In a letter dated August 3, 1944, Dietrich Bonhoeffer sketched an outline for a book he never wrote. The outline concludes with a description of a ‘church for others’ – a consistent theme throughout Bonhoeffer’s theology.
The church is church only when it is there for others. As a first step it must give away all its property to those in need. The clergy must live solely on the freewill offerings of the congregations and perhaps be engaged in some secular vocation.
The church must participate in the worldly tasks of life in the community – not dominating but helping and serving. It must tell people in every calling what a life with Christ is, what it means ‘to be there for others.’1
This “helping and serving” and “being there for others” informs my short response to Barry Morris’ outline for Christian support of a Guaranteed Livable Income (GLI). Pairing this understanding with the economic practice of none-going-with-need as described in Acts 2 and 4 provides further Christian support for enacting a GLI as a logical continuation of Christian praxis.
In the earliest Christian community, according to Acts, no one went with need as those who had more shared with those who had less. Crucially, as well, in Acts 4 they are all “of one heart and soul.”2 Filled with the Spirit, they sold their property and possessions for the communal good, as all were together and equal in Christ.
Later, in the middle of the first century, Paul went to Jerusalem after 14 years away and met with James, Peter and John. Paul explained to them the gospel he was presenting to the Gentiles to gain their approval. After coming to an agreement, as he left “they asked only one thing, that we remember the poor,” which Paul “was eager to do.”3
After this, Paul wrote to, and collected money from, other communities for the poor in Jerusalem.4 Thus from the earliest moments of the Christian community – amidst Jew/Gentile debates – the concern to care for the poor remained central and unifying.
Centuries later, early Christian leaders such as John Chrysostom (“remember this without fail, that not to share our own wealth with the poor is theft from the poor”) and Basil of Caesarea (“the bread which you hold back belongs to the hungry; the coat, which you guard in your locked storage-chests, belongs to the naked; the footwear mouldering in your closet belongs to those without shoes”), argued that the material deprivation of the poor was because of accumulation instead of gift.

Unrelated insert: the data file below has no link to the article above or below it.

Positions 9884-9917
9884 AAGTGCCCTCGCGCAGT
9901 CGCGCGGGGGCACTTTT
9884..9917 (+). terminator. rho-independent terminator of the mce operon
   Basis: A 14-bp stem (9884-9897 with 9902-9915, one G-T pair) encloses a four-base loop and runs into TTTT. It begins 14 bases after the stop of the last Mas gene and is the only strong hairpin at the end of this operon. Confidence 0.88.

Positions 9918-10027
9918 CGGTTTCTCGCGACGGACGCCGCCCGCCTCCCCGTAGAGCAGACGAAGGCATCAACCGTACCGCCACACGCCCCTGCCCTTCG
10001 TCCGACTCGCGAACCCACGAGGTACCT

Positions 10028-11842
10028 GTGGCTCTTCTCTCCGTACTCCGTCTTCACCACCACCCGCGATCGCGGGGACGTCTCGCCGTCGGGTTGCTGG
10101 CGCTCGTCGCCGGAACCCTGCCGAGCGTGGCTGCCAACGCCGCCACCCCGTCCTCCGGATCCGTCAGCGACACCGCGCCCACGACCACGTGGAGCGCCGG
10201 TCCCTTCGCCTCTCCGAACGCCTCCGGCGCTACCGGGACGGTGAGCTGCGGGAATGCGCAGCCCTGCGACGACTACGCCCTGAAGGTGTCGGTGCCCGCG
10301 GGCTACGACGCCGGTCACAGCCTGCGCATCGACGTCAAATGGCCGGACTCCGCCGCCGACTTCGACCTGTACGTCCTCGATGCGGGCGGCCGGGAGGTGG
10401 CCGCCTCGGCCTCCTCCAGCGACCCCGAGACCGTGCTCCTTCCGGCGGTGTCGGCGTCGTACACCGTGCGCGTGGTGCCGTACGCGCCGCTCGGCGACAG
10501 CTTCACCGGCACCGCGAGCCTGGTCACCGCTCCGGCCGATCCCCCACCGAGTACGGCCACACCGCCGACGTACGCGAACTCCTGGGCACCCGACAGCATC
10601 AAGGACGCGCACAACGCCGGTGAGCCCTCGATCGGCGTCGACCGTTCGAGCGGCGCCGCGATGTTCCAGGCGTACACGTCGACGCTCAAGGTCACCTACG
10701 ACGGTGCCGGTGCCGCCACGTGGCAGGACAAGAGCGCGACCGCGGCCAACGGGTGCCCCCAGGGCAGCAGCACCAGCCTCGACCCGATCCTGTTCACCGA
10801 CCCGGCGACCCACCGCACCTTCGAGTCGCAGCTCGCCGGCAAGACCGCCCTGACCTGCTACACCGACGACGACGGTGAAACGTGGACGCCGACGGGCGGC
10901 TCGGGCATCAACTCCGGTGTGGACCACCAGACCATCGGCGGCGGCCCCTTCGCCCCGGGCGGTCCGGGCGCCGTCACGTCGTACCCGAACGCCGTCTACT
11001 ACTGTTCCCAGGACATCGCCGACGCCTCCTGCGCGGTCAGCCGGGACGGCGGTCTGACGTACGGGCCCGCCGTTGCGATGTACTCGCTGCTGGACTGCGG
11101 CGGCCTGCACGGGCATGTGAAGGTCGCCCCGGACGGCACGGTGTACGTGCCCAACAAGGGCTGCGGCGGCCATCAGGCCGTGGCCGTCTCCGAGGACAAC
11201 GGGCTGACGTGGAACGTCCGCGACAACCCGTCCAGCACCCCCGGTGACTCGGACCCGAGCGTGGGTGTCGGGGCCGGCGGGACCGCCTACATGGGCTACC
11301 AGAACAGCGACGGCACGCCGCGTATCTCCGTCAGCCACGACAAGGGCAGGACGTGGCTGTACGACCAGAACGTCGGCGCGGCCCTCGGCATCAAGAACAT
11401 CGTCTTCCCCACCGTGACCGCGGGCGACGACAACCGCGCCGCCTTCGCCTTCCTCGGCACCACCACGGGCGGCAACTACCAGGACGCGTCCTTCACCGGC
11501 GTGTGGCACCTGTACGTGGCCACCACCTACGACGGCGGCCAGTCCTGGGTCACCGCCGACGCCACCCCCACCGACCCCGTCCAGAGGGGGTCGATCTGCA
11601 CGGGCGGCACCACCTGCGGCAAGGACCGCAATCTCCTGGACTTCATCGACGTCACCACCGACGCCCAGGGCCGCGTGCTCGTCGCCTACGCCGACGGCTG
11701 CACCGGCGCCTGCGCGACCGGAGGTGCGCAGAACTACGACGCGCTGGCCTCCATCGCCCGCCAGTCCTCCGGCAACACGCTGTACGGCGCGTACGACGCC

Regarding enacting a GLI, Christians should support this as a logical outworking of the above comments. Bonhoeffer, the Acts community, Paul in Jerusalem, Chrysostom and Basil – all recognized the core concern for none-going-with-need as an important Christian praxis.
We are a church for others, and we should prefigure this social reality within the church community and express it to the wider society.
The ongoing housing crisis in the city and the ongoing opioid/fentanyl crisis – with 2020 being the worst year for overdose deaths on record – should be central concerns for the church community in Vancouver.
One of the main concerns I often hear is that legislating ‘charity’ is not a Christian concern, instead it is about individual acts. I am sympathetic to this point, as I do not think outsourcing concern for the poor to the state is what Christian obedience looks like.
Instead, the church community should embody the practice of none-going-with-need and from this ‘internal’ practice, practical legislative considerations are drawn – GLI being one such practical consideration, as Morris outlines well.
In 1942, Bonhoeffer wrote from prison about the importance of seeing “the great events of world history from below, from the perspective of the outcasts, the suspects, the maltreated, the powerless, the oppressed and reviled, in short from the perspective of the suffering.”5
From this perspective, learned within the church community as we encounter those-going-without and unify to meet each other’s needs, a GLI becomes a lot more commonsensical.
This article was first published in Church For Vancouver.
1 Dietrich Bonhoeffer, Letters and Papers from Prison, ed. John W. de Gruchy, trans. Isabel Best et al., Dietrich Bonhoeffer Works 8 ( Minneapolis: Fortress Press, 2010), 503.
2 Similarly repeated in Acts 4:32-35, “Now the whole group of those who believed were of one heart and soul, and no one claimed private ownership of any possessions, but everything they owned was held in common. With great power the apostles gave their testimony to the resurrection of the Lord Jesus, and great grace was upon them all. There was not a needy person among them, for as many as owned lands or houses sold them and brought the proceeds of what was sold. They laid it at the apostles’ feet, and it was distributed to each as any had need.” (NRSV)
3 Galatians 2:10 (NRSV).
4 1 Corinthians 16:1–4; 2 Corinthians 8:1–9:15; Romans 15:25–31.
5 Bonhoeffer, DBWE 8, 52.
Chris Sundby works at Jacob’s Well in the Downtown Eastside and lives nearby in community. He is currently studying at Regent College pursuing a Master of Arts in Theology. He has recently begun research for a thesis on Dietrich Bonhoeffer and ethics.
On April 8 number of us gathered outside of our MP’s office, in response to the federal Liberal and NDP parties’ decision to repeatedly delay and defer instituting a Guaranteed Livable Income (GLI). Read more